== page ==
Increasing OER raises another interesting question, if information is available freely online how long will schools, especially Universities stay open? There will always be a need for teachers, and education but what will it look like in the future. I believe that our economy will the brick and mortar schools open for the foreseeable future. Our modern society forces most families to be duel income, so the brick and mortar school is needed as lack of supervision in a “home school”, wouldn’t be realistic in most cases. That being said; post secondary education would be an easy transition to become OER, the people that want to learn will continue to do so. The only problem being, in a competitive job market, how do you prove you have the required education to apply for a job. The entire structure of post secondary education would be re-imagined and many economic barriers could be knocked down. If education was available to everyone that wanted it, and not just to those that could afford it… A lot could change.
This is only a rough document, but this is a good start on a flight unit resource list featuring many of the sites on the list provided that you are welcome to have/edit or share with others.
This week was one of preparation. As my projects increase in complexity, the time required for preparation seems to also increase.
As I undertake my final project, which is making an EDC2 from Savage Industries, I’m realizing that a big part of sewing is not really sewing. Gathering the required materials and preparing them takes longer than sewing the project itself. This week’s tasks were categorized in three parts: gathering the materials, preparing the pattern and mental preparation.
Gathering the materials proved to be more difficult than I initially thought. In my mind, a quick trip to the fabric store was all that was needed; however, this was not the case. As I proceeded through the list of things to find and acquire, it became apparent that choices had to be made. As I decided to source the materials locally, I had to modify the supply list to products that were immediately available. Steel hooks were one the list from the pattern maker, I decided to go with plastic clips as an alternative as they are more economical and were immediately available. The zipper I needed wasn’t available, therefore I decided to wait until I’m further in the project as it’s not an essential until much later in the construction process. The materials that were recommended was used sailcloth, given we live in the middle of the continent, let’s just say it was impossible to find. Therefore, I decided to substitute sailcloth for canvas. For the bottom part of the bag, I decided to repurpose and old pair of denim jeans. These are but a few of the numerous adaptations and decisions I had to undertake over the past week. Here goes to hope that these decisions won’t impact me too negatively later on into the process of making my bag.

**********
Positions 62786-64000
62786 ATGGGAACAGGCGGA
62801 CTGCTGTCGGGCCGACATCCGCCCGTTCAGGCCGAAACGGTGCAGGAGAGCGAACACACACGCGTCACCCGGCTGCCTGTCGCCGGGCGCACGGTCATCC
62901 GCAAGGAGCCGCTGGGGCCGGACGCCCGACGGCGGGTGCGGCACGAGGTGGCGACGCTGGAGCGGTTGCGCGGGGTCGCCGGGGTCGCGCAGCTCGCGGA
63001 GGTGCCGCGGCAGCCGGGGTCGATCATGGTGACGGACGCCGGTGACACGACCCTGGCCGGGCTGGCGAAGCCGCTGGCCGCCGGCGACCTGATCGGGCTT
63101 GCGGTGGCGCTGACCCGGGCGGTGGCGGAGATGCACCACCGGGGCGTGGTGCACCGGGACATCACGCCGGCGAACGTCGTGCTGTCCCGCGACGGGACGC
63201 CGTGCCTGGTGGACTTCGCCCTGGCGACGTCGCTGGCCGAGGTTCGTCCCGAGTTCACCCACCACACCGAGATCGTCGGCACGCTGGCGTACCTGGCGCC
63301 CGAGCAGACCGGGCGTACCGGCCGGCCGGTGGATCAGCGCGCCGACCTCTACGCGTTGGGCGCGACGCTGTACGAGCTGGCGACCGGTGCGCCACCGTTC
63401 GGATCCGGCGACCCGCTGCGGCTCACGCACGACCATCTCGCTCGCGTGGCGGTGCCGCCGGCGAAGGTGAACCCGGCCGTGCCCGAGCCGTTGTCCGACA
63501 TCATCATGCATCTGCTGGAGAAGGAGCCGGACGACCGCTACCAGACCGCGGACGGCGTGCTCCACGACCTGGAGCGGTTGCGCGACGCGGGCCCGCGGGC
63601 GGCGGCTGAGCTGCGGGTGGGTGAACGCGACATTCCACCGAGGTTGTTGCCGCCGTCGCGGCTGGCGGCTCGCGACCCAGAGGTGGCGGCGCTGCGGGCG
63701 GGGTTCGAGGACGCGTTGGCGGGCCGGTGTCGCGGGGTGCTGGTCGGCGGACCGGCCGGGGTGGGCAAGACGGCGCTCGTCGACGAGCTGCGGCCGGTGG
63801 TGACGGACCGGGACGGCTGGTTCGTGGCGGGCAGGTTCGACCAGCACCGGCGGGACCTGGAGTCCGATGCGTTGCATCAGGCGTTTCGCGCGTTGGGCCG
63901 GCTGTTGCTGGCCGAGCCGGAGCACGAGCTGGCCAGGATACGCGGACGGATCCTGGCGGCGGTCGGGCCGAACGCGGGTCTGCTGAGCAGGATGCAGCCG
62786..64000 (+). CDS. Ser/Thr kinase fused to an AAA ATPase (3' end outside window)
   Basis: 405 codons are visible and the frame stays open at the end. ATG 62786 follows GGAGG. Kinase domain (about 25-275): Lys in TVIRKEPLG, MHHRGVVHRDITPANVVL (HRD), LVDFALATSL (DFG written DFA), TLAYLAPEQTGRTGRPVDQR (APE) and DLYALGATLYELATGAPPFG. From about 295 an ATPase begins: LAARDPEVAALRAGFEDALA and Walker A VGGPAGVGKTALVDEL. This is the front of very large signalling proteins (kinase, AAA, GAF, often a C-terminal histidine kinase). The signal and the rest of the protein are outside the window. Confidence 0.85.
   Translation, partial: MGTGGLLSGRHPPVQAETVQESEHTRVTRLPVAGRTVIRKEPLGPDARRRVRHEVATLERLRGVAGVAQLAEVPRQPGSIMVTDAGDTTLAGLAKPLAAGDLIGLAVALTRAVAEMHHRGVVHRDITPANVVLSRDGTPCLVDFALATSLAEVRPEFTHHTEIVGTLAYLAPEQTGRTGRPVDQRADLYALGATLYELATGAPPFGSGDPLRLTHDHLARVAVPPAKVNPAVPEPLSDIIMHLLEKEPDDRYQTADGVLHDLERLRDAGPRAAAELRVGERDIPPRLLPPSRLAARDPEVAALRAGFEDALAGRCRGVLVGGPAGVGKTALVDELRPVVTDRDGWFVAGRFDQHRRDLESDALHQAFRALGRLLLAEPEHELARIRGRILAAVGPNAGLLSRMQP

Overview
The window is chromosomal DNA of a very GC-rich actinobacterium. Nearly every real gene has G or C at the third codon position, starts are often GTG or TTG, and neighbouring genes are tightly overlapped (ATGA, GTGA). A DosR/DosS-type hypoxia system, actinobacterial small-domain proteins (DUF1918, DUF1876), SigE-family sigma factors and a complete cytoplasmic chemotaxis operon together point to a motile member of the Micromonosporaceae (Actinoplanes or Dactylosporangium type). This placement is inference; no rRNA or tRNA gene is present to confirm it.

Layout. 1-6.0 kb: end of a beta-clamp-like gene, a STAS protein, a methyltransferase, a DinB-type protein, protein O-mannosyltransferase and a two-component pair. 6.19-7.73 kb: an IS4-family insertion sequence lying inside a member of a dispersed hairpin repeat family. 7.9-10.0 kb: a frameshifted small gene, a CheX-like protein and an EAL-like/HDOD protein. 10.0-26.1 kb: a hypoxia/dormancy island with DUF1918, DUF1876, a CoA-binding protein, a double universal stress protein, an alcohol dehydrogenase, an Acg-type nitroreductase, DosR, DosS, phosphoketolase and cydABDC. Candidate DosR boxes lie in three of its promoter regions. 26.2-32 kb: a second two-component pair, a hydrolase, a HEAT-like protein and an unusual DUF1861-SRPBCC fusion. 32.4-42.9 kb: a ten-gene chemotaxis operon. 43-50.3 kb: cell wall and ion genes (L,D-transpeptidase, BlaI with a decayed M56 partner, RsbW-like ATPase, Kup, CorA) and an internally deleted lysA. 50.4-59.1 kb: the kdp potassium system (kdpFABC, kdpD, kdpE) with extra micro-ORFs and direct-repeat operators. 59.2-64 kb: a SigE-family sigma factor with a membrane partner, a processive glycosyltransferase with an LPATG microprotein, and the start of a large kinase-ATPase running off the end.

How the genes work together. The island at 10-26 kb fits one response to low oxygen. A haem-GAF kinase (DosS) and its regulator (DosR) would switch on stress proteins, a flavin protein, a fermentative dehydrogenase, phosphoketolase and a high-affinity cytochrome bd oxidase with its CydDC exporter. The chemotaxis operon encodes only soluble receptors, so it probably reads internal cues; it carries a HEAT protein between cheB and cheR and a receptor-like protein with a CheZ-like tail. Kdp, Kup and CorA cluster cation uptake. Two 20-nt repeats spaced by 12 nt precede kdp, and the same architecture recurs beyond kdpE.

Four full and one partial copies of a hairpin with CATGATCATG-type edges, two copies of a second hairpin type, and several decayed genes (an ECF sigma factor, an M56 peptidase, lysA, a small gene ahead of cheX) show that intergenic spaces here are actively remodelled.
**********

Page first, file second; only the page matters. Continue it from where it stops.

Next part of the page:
The preparation of the pattern was smooth sailing considering the ordeal I went through last week. (This goes to show how with I’m reapplying the concepts I’ve learned from the past.) I printed the pattern on 11’ x 17’ paper using Adobe Reader and with the straight edge, the cutting wheel and a bit of tape, assembled the pieces to make a full-size pattern.
*(Side note: Early on in the process, I was made aware quite clearly by my wife that certain cutting appliances were exclusively for fabric and others were exclusively for paper. It turns out, paper, which is made of cellulose, is extremely hard on cutting edges thus dulling blades quite quickly. I was reminded of this lesson by the following tweet from @courosa)
I prepared a time-lapse video showing the process of cutting the pieces of the pattern that I had previously assembled.
The final part of the project was mental preparation. As building this bag is much more complex than my previous project, I needed to familiarize myself with the process of assembly from people who have already accomplished this project. I therefore turned to Youtube and found a selection of excellent videos of people who undertook this project. The initial video I watched was the original video of Adam Savage assembling the bag himself. It’s a fantastic step by step process that goes in depth on how to assemble the bag. There are certain parts that were hard to follow but overall, it was an excellent starting point.
My take on Adam Savage’s EDC2 bag// sewing by Make With Miles was a fantastic video where many different substitutions were made from the original plan. It gives a nice step by step process. The author’s father owns a sewing based business, consequently, he used many types of machines that I don’t have, and he used a few procedures that I could not use in my situation as a beginner.